According to my invention I may also use ammonia-vapor or carbonic-acid gas in small proportions to stimulate the action of the sensitive agent in coherers or detectors—that is to say, to increase their sensitiveness, the gas being confined in the tube or chamber with the sensitive agent. The ammonia or carbonic-acid gas may also be used in large proportions to produce a depressing action upon the sensitive agent—that is to say, to reduce the sensitiveness thereof.

Another part of my invention has for its object to provide a novel apparatus or instrument for use in detecting or indicating light-waves, Hertzian waves, and other radiations. This apparatus when arranged for use with light-waves may be regarded as an artificial retina. By suitably modifying the arrangement, however, as hereinafter described, it may be used as a coherer or detector of Hertzian waves for the purpose of wireless or other telegraphy or for the reception of other radiations. In this apparatus or instrument a sensitive substance, positive or negative in the sense above defined and which gives a characteristic curve of the kind above described or which is made to give such characteristic curve by any of the methods of treatment above described, is employed. Both the positive and negative classes of sensitive substances when suitably disposed—as, for example, in the instrument hereinafter described—will respond to and may be caused to indicate light-waves, Hertzian waves, or other radiations by means of a galvanometer or other suitable electrical indicating or recording apparatus. In order, however, that the apparatus to which this invention relates shall work to the best advantage, it is desirable that the distortion, whether positive or negative, produced by the light-wave or other radiation shall not only be readily detected and indicated, but also that the substance shall return to its normal state upon the cessation of the impressed radiation. For this reason it is desirable to use substances having a characteristic curve of the kind above referred to or to provide means whereby said substances shall be caused to give such characteristic curve.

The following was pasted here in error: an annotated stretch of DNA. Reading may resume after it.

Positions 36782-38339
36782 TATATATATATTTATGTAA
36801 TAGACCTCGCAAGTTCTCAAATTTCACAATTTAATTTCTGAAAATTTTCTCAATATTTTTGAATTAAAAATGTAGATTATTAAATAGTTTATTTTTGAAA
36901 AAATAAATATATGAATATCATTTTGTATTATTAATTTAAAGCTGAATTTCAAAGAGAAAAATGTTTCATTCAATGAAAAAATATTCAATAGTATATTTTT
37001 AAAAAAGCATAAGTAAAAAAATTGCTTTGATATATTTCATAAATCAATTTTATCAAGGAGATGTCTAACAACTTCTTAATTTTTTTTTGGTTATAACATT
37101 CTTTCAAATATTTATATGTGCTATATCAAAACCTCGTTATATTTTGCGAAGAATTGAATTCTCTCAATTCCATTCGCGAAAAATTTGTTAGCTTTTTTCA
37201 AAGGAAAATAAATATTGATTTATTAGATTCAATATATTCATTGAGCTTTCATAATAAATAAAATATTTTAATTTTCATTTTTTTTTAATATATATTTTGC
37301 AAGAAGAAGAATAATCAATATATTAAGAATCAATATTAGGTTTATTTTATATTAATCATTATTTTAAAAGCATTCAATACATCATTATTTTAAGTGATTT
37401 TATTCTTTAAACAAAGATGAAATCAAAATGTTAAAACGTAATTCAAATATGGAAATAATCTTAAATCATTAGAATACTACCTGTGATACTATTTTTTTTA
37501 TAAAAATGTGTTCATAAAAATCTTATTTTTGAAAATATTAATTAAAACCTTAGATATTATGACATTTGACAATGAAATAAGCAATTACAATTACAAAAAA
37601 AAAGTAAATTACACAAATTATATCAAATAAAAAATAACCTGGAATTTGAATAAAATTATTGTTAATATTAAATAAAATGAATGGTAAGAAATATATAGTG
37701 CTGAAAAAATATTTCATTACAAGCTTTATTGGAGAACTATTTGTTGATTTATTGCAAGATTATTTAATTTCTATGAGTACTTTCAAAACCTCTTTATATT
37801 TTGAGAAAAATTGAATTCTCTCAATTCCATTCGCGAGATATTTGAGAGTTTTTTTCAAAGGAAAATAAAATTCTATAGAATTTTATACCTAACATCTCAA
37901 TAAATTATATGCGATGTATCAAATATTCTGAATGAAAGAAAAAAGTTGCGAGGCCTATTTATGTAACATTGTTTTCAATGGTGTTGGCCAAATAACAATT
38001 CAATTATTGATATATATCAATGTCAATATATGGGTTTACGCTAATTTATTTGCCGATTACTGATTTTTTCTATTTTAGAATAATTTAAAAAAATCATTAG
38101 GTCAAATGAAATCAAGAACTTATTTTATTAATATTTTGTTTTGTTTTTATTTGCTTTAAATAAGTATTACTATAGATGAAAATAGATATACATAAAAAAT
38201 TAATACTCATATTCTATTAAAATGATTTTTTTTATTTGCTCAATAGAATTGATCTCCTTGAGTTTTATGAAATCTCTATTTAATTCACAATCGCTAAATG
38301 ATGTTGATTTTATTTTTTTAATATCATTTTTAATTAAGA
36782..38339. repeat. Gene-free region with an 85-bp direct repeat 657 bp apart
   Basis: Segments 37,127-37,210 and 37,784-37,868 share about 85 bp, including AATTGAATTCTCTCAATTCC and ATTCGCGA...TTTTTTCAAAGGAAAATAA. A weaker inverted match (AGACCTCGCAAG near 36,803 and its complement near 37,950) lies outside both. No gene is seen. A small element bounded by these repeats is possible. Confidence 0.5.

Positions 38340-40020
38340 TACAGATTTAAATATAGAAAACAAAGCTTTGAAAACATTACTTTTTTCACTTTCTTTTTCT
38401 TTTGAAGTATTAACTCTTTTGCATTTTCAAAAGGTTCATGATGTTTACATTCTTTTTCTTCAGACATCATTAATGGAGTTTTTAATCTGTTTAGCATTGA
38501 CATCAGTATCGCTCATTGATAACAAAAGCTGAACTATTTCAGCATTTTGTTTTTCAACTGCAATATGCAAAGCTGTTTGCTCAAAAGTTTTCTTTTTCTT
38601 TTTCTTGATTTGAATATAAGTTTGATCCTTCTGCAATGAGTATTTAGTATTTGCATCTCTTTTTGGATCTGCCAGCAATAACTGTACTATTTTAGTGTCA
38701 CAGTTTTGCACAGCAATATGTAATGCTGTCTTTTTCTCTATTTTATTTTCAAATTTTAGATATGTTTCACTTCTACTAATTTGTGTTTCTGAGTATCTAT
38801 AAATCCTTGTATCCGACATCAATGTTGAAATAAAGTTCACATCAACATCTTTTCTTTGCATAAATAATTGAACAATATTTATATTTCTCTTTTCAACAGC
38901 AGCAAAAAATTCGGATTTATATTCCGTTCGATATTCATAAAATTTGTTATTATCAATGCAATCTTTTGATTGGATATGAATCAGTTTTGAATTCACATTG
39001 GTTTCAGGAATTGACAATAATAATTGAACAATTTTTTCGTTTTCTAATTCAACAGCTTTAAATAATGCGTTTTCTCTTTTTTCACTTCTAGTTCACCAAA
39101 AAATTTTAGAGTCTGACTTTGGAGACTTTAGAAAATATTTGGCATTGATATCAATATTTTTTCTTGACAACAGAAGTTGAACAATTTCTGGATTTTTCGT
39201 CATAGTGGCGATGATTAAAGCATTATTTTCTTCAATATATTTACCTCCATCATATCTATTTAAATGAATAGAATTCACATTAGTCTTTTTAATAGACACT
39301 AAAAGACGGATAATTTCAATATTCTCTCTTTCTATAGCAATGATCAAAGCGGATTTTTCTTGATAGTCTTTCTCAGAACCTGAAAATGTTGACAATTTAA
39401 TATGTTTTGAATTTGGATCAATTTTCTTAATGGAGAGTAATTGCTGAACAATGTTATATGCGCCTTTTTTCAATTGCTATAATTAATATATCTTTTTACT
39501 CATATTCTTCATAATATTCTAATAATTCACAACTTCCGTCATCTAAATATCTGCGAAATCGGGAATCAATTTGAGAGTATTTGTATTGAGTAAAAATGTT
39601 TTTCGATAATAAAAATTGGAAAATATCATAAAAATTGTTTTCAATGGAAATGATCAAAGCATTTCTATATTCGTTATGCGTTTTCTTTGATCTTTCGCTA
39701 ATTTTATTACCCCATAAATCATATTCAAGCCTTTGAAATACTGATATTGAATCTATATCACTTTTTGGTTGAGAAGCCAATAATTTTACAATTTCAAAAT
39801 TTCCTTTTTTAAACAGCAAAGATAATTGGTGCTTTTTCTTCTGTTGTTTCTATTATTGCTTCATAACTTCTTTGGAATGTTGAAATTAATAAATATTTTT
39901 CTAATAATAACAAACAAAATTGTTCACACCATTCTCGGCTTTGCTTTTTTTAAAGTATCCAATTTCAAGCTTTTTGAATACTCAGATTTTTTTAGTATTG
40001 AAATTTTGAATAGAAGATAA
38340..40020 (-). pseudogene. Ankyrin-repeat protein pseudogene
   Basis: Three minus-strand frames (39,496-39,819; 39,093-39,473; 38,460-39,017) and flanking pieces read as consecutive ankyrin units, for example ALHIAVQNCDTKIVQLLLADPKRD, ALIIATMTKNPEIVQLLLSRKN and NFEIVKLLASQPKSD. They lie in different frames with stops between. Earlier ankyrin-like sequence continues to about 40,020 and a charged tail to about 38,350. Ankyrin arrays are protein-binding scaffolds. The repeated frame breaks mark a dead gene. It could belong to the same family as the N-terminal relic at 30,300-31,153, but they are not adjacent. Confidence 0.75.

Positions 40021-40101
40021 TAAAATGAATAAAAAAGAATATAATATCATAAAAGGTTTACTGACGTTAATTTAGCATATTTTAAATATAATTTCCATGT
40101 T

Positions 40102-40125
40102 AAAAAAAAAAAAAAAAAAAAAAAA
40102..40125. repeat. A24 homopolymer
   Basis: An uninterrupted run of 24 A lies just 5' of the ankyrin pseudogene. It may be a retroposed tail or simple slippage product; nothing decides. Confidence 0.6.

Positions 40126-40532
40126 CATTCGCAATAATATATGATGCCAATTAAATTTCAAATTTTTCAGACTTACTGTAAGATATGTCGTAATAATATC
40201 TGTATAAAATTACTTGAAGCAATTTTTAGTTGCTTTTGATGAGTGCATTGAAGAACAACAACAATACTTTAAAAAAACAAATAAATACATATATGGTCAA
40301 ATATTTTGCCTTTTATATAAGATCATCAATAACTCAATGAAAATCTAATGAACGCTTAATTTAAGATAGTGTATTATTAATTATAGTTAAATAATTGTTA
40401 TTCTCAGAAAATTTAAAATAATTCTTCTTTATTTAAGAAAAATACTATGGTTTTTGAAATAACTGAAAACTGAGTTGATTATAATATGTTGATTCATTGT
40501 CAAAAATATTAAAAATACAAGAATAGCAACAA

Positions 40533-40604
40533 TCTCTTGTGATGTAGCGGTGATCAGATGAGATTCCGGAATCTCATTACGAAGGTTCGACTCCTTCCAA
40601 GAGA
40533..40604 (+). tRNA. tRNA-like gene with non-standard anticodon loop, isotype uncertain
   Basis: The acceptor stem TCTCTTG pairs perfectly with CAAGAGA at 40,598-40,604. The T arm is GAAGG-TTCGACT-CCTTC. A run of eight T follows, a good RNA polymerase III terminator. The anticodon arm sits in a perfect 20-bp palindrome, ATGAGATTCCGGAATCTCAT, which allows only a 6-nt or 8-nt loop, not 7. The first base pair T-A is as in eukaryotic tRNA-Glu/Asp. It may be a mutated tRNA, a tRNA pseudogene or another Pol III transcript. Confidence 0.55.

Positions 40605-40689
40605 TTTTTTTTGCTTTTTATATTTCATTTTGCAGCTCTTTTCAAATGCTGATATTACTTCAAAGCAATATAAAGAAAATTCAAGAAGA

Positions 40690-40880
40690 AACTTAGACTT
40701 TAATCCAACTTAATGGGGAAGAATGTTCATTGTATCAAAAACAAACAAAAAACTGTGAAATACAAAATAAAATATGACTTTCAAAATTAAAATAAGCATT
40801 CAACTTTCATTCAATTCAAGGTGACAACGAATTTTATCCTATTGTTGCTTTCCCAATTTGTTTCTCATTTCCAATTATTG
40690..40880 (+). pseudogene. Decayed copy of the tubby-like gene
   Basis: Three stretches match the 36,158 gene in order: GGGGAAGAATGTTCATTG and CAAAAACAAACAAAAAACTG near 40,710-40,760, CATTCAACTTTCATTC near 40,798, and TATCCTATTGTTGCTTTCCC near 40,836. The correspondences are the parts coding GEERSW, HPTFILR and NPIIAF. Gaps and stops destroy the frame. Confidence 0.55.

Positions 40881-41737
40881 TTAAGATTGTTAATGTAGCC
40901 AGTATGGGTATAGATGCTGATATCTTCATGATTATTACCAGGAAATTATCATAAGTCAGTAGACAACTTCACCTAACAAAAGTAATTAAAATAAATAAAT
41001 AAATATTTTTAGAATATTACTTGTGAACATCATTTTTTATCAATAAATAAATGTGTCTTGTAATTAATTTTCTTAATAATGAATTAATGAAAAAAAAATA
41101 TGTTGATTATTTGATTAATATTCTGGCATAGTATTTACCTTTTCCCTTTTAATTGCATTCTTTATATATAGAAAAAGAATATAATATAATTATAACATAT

I will proceed to describe an apparatus constructed in accordance with this part of the invention, it being understood that I do not confine myself to the exact details of same, which may be varied without departing from the spirit of the invention.

In the accompanying drawings, Figure 1 is a diagrammatic view showing the instrument partly in longitudinal section connected up in an electric circuit with a galvanometer, as hereinafter described. Fig. 2 is a part-longitudinal section of the instrument, on a larger scale than Fig. 1, showing the contact-carrying arms, contacts, and mechanism of the instrument. Fig. 3 is a vertical section on the line a b of Fig. 2.